Winifred Agimelen is seen at the airport just prior to her deportation. (CTV Montreal Nadine Ishak)
In spite of a loud outcry, Winifred Agimelen and her three children have been sent back to Nigeria after living in Montreal, Canada, for six years.
The Canadian government deportation of Winifred Agimelen and her three children to Nigeria Sunday night hit a temporary snag, as it turned out that the mother did not have a necessary Nigerian visa for her third child, who is Canadian.
In spite of the visa issue, the family of four boarded a plane out of Montreal. Agimelen’s current husband is a landed immigrant who lives here, but he does not have official custody rights for the Canadian child.
Protesters are decrying the forced deportation, as the order to leave stems from a complicated maze of immigration procedures that will divide the family and possibly subject them to danger in West Africa.
The three children were fathered by her ex-husband. The third was conceived in Nigeria but born in Canada.
Agimelen fled Nigeria after her first husband disappeared, possibly killed by people his father owed money to. She was kidnapped with her children and her daughter was threatened with genital mutilation as part of that affair. She arrived in Montreal six years ago.
The traumatic experience is believed to have the caused psychological damage to her eldest child and led her to flee to Canada.
The woman’s lawyer worries that the child will not develop well in Africa.
“He’s not going to receive services in Nigeria. There’s no kind of therapy in Nigeria,” said Agimelen’s lawyer Angela Potvin. “We don’t understand how Nigerian society works. It’s a much more dangerous place than we know.”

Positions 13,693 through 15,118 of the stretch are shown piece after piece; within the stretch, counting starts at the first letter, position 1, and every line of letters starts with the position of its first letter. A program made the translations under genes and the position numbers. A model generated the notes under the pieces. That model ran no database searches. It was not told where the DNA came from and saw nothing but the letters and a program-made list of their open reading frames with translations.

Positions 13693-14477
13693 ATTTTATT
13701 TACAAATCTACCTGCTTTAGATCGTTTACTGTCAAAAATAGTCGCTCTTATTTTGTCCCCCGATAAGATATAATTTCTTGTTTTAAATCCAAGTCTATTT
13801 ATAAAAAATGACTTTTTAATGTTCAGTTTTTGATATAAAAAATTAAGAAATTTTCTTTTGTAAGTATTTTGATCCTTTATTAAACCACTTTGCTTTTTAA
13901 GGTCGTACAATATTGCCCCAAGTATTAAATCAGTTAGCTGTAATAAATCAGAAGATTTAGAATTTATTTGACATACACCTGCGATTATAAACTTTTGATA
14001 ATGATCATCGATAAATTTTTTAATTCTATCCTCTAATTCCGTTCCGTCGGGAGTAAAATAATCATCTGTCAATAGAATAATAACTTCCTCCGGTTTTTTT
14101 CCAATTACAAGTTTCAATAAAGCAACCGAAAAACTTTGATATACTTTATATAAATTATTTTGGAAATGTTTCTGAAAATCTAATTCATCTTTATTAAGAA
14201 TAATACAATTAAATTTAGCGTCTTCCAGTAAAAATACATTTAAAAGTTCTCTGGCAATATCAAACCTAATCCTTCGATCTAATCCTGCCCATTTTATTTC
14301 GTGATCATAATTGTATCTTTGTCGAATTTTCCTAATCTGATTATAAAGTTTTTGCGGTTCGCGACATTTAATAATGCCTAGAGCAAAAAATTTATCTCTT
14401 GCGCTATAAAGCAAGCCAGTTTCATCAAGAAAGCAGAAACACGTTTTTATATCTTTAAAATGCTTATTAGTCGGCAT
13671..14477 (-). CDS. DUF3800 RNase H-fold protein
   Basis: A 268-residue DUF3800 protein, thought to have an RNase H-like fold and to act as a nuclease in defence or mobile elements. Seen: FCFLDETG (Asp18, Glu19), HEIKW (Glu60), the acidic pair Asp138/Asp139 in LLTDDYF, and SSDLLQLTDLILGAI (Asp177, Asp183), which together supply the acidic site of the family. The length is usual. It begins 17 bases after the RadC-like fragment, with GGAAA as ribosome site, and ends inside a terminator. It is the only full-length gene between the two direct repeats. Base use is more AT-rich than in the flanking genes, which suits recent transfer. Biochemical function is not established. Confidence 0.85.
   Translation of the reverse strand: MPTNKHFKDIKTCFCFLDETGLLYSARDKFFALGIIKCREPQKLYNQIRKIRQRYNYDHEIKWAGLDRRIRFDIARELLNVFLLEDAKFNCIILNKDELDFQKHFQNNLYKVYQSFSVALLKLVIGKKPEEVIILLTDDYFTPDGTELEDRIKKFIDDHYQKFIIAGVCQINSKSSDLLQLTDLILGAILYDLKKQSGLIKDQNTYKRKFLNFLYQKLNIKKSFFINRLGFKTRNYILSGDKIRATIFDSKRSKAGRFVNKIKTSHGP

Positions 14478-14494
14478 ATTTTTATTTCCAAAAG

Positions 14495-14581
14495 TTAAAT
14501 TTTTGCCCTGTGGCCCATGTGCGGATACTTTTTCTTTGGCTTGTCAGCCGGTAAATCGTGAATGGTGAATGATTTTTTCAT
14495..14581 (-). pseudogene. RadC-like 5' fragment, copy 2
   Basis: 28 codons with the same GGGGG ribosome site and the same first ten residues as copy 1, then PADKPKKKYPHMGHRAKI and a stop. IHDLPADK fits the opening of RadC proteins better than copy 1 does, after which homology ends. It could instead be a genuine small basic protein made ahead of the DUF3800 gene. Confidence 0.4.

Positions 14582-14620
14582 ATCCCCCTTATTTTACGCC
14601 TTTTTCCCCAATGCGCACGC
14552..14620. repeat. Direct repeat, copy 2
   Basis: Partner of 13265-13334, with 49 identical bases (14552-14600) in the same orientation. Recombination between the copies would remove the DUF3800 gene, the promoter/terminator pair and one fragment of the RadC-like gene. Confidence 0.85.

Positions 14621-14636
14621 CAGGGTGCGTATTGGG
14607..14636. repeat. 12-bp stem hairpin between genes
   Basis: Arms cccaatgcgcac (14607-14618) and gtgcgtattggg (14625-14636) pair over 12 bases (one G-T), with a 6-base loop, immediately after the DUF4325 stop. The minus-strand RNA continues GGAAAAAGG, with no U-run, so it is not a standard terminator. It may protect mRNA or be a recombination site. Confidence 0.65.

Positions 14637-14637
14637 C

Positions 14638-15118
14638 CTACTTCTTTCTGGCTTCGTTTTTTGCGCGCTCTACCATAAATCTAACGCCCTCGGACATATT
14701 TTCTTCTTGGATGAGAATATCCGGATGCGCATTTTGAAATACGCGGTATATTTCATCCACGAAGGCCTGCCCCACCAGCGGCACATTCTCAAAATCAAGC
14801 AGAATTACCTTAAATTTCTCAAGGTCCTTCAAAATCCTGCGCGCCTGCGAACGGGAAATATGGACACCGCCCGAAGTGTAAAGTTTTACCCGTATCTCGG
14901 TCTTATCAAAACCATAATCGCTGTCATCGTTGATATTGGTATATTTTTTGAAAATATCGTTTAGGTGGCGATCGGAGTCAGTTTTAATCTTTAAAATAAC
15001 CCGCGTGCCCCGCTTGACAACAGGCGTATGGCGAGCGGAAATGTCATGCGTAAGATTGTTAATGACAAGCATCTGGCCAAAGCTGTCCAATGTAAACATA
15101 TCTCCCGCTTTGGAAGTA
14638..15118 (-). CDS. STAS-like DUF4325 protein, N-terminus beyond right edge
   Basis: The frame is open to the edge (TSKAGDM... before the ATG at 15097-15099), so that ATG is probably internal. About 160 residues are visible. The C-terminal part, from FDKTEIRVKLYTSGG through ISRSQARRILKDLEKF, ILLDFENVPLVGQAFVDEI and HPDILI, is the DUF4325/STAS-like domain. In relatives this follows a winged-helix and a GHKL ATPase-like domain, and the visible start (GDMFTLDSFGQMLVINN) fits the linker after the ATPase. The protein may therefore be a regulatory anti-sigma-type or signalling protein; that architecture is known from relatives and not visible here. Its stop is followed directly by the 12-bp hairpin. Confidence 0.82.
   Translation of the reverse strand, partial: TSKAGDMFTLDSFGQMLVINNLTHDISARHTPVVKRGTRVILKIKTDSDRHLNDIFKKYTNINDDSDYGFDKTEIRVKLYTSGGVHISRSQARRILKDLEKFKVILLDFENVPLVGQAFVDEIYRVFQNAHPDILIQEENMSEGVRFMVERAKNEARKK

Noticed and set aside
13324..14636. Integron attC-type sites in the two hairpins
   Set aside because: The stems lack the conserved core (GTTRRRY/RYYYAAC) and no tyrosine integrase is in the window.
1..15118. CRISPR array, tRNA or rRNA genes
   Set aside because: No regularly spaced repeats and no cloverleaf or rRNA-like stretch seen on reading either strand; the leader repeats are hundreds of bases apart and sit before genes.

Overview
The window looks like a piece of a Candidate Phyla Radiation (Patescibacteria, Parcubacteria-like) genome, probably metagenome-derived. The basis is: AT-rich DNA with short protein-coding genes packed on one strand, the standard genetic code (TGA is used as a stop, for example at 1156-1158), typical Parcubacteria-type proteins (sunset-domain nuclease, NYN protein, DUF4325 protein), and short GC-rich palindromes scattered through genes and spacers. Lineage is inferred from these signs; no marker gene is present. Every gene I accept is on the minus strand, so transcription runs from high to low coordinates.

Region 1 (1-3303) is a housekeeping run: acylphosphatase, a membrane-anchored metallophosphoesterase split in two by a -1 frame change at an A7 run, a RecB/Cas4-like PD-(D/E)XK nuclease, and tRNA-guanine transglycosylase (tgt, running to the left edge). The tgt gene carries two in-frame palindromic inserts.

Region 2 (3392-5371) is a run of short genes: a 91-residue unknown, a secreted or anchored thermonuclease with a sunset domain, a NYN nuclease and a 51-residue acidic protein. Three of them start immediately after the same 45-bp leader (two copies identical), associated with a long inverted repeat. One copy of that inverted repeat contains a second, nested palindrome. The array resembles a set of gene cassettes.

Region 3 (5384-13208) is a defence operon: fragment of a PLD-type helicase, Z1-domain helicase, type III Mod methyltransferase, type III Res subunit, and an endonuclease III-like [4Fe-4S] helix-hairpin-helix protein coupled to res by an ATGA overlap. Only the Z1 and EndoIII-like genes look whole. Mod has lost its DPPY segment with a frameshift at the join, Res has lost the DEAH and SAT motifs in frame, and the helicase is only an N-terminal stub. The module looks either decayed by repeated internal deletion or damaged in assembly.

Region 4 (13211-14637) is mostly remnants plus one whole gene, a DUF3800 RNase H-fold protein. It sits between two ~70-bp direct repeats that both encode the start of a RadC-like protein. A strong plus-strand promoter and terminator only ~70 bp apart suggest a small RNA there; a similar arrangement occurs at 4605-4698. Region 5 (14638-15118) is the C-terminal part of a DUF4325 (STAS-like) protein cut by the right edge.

A distraught Agimelen told CTV Montreal that the expulsion and separation from her husband will be very challenging.
“Mostly I’m worried about the safety of my children because there is so much violence in Nigeria. There’s news about kidnapping children in Nigeria. There’s Boko Haram and Ebola in Nigera, it gives me so much fear for me and my children,” she said.
She says she has no place to stay in Nigeria and fears she will be targeted. She can’t return to her hometown because she was subject to violence there, she explained.
Agimelen initially filed to stay in Canada as a refugee but has since married a man with landed resident status. He was deemed to be four months short of being permitted to sponsor Agimelen as his wife.
Last Friday Potvin applied for a five month extension to allow Agimelen’s immigration application to be administered without her being forced to go to Nigeria, but it was denied.
Potvin says that the change of a single word in the rules has prevented the Canadian Border Services Agency from allowing the family to stay together, based on the difficulties it will pose to the eldest child.
“One child has PTSD from this kidnapping in Nigeria and there’s jurisprudence that says this constitutes a ‘special circumstance’ but there was a subtle change made in the act. It used to say that someone could be removed as soon as ‘practicable’ but now it says ‘as soon as possible,’” she said.
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